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Hammersmith Bridge: 'At least five more years until it reopens', Londoners told on 5th anniversary of closure as costs balloon.

The Grade II* listed crossing was hurriedly closed to vehicles five years ago with Londoners warned not to expect it to reopen andytime soon as costs soar

Londoners have been warned on the fifth anniversary of the closure of Hammersmith Bridge that it will be at least another five years before it can be reopened to cars, even if the £250 million estimated cost of fixing it is found today.

The Grade II* listed crossing was hurriedly closed to vehicles five years ago after its owner, Hammersmith and Fulham council, found that its wrought-iron structure was riddled with cracks. Pedestrians and cyclists were temporarily banned the following year.

The shutdown has brought worse congestion to much of west London, isolated residents in Barnes on the south side of the river, and prompted global ridicule because of Britain’s inability to repair a vital piece of transport infrastructure in its capital.

The estimated cost of making it safe for cars and buses has ballooned from an initial £20million to the current £250million. Around £30million has already been spent by the Labour-run council and the Department for Transport in stabilisation work that has allowed the bridge to reopen to pedestrians and cyclists.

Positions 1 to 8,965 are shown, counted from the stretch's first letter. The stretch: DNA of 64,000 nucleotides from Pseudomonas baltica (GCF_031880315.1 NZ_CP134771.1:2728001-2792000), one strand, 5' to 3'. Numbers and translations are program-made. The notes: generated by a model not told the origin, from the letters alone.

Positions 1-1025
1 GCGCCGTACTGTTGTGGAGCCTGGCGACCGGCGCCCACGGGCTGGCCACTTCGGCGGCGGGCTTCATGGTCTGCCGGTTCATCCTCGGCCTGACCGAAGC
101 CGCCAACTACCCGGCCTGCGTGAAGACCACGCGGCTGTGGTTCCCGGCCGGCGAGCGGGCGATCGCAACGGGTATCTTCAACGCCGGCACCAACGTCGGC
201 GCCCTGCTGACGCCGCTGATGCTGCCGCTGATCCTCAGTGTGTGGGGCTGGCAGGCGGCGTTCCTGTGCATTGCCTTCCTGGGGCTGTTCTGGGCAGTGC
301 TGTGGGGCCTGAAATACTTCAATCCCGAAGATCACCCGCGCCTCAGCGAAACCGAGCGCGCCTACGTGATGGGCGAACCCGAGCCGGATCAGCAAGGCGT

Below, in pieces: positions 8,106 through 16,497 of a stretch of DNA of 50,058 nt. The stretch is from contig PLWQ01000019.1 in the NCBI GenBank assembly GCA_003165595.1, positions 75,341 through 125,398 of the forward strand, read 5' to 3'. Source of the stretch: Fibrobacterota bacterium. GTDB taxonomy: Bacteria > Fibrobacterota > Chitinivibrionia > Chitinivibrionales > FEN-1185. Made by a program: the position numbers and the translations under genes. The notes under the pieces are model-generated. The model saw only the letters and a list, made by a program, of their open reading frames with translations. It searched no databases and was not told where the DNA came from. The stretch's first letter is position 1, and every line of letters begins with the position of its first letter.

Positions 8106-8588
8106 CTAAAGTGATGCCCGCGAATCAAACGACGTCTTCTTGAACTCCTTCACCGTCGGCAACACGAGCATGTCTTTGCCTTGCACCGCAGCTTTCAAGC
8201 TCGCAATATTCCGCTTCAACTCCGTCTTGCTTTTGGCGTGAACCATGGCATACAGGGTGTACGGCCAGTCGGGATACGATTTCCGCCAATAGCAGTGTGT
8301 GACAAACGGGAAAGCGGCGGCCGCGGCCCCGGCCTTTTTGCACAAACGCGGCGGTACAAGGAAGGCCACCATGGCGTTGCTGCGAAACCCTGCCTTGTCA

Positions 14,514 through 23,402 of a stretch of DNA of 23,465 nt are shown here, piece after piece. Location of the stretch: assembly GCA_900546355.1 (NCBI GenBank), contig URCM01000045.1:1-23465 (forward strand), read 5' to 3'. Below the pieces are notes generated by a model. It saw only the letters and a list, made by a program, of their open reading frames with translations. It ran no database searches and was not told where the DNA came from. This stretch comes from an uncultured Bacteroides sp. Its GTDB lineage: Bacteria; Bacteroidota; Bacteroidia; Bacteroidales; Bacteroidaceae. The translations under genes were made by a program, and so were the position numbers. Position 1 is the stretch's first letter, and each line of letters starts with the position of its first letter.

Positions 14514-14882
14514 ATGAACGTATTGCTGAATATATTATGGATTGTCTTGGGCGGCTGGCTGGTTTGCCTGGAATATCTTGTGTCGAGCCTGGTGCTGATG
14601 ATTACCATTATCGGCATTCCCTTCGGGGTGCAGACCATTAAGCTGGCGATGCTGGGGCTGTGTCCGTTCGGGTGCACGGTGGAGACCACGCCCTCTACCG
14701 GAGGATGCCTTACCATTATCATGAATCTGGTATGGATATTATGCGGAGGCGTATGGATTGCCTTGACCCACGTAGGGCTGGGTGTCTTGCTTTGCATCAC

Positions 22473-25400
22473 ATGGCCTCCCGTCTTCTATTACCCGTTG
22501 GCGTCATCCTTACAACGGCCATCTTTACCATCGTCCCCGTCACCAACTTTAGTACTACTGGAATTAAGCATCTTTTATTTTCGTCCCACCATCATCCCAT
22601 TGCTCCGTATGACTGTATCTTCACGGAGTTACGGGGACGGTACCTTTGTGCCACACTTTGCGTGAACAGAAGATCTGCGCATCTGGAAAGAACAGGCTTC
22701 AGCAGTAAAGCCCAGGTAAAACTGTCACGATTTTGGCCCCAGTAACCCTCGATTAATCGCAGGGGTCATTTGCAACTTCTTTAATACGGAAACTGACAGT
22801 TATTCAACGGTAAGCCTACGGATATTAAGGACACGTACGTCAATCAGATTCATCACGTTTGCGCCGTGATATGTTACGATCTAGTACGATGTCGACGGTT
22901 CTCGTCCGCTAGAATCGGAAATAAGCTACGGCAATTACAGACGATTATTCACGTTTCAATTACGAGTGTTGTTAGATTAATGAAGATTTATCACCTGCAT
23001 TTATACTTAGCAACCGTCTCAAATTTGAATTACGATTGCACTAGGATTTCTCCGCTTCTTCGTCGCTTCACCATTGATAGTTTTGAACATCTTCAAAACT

However, a more ambitious plan to fully restore the bridge — which would include a toll for drivers — has been caught in political wrangling and is still being considered by DfT officials a year after it was submitted by the local authority.

But council sources said that even if a cheque was written today, the detailed work, including removing the pedestals at the end of the bridge to make it safe for the 21st century, would take another five years.

A council spokesman said: “We are committed to the full reopening of the bridge to motor vehicles including buses. But we are a small local authority with very limited funding, and we must have the financial support of the Department for Transport and Transport for London, as well as an agreement to fund our share via a toll.

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